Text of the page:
R S Prasad
“Fine, we are happy with you. Hope you find our terms agreeable. So when can you join?” One of the panel members speaks in a soft officious tone.
“Thank You Sir, a week’s time would be ok, I guess,” says the candidate, the prospective teacher.
“Well, that’s ok, Hmm… one more thing, you know you need to submit your original degree certificates with us. We shall mail the appointment order to you shortly. On your joining day, you may submit a joining report and that’s it. You are part of us, welcome!” smiles the panel member.
Well, that’s the scene for you: the teacher whom we expect to impart knowledge, skills and values to our children has to take the first step towards self-annihilation. Surrender the certificates and secure the job. And, it is this teacher who is expected to teach, “Where the mind is without fear and the head is held high.”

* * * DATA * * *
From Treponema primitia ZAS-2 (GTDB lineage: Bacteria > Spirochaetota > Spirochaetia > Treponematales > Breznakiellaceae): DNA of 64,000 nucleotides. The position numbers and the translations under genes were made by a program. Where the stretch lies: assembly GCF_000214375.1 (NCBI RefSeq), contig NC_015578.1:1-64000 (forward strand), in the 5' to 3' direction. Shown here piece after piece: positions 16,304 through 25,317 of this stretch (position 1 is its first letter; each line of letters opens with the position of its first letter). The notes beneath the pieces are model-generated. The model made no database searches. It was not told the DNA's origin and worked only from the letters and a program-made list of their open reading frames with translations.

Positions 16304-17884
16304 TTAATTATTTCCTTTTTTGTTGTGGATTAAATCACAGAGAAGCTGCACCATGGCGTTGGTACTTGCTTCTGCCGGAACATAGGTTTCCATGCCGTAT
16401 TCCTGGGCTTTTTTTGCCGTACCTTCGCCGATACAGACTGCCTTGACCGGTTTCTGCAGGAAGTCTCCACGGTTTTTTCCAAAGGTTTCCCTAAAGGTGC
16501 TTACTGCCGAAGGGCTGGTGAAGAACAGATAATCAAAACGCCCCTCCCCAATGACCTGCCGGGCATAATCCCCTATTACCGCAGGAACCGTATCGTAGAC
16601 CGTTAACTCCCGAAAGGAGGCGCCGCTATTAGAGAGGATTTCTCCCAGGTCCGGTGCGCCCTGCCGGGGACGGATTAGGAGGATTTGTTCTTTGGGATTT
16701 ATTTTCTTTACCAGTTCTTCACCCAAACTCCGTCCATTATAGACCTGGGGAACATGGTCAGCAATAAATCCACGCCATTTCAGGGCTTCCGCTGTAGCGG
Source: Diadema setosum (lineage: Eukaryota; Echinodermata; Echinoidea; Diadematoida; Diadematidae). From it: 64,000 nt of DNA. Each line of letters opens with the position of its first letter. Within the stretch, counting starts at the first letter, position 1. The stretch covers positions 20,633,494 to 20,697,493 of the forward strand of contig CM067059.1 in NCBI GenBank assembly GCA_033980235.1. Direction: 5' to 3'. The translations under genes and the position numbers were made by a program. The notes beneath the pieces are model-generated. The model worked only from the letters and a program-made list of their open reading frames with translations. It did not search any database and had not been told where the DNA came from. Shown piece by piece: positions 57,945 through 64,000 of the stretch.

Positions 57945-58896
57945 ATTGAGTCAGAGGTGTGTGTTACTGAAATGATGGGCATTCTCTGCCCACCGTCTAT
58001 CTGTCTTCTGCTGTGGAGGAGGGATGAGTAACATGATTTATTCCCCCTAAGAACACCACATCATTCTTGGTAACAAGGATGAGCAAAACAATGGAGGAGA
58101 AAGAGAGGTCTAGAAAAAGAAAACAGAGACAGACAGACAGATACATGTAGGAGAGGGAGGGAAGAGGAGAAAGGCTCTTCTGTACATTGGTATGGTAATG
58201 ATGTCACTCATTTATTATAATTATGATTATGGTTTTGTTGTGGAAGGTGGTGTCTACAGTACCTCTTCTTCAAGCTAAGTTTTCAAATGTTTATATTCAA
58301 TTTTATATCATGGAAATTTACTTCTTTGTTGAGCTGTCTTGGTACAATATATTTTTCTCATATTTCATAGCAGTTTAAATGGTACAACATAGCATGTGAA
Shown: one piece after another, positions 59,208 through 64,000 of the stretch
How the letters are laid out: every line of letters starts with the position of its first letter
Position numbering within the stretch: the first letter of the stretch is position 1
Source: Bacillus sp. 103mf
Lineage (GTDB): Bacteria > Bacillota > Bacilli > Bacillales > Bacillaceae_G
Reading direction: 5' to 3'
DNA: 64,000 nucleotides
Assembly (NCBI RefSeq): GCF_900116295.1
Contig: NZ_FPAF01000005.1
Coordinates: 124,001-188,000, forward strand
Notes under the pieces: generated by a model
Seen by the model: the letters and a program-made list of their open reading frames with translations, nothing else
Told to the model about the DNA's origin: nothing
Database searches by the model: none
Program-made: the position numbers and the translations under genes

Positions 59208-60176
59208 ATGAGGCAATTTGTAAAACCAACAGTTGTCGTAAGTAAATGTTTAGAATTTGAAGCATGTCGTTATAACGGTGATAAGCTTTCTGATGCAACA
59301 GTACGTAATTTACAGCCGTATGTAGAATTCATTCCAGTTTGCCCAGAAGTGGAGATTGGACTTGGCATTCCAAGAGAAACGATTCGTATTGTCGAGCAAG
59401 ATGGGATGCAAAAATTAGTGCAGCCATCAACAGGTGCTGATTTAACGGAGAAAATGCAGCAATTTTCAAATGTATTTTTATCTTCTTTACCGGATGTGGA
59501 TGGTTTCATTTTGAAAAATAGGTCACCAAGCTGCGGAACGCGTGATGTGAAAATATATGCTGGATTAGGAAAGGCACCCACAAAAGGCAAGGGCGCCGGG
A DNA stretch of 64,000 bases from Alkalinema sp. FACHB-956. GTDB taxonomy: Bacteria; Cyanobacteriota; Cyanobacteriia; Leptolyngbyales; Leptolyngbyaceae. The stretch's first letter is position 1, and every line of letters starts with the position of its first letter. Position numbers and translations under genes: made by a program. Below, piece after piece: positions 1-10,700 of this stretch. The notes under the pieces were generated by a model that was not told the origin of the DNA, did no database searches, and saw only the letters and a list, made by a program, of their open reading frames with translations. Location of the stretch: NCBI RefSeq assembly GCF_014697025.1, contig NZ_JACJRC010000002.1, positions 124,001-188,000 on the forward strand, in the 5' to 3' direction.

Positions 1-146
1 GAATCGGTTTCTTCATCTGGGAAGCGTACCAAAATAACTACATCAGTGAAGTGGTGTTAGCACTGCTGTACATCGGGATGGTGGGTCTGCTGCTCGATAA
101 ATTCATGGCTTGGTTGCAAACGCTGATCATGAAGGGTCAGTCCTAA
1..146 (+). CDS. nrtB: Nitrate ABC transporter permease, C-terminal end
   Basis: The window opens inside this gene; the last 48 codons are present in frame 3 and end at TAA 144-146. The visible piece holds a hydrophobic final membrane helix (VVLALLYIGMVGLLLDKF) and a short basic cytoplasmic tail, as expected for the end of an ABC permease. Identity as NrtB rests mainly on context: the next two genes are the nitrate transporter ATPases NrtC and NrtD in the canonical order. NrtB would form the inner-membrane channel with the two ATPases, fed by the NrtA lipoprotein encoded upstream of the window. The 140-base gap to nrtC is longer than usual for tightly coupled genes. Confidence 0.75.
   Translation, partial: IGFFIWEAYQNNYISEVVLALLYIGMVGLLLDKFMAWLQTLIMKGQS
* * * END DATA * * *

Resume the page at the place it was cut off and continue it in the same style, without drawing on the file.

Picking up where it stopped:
Institutions may table reasons to support this kind of practice. Let us, for a moment, move away from the reasons advanced, and even grant they are valid, to examine why this takes place. This would perhaps help us understand certain issues plaguing the education domain in our country. Such an understanding may also lead us to discover what we can do as individuals, institutions, and as a society to address these issues.
Even a casual glance at the employment scenario in India will reveal this unique feature: supply being more than demand. While this applies to most sectors, this imbalance in equation, has affected the education space negatively.
For every single honourable teacher who refuses to surrender certificates, yet willing to serve with commitment, there are hundreds of others who are ready to surrender their certificates. (What’s more, some of them are ready to work even without pay for a certain duration to gain an ‘experience certificate’!)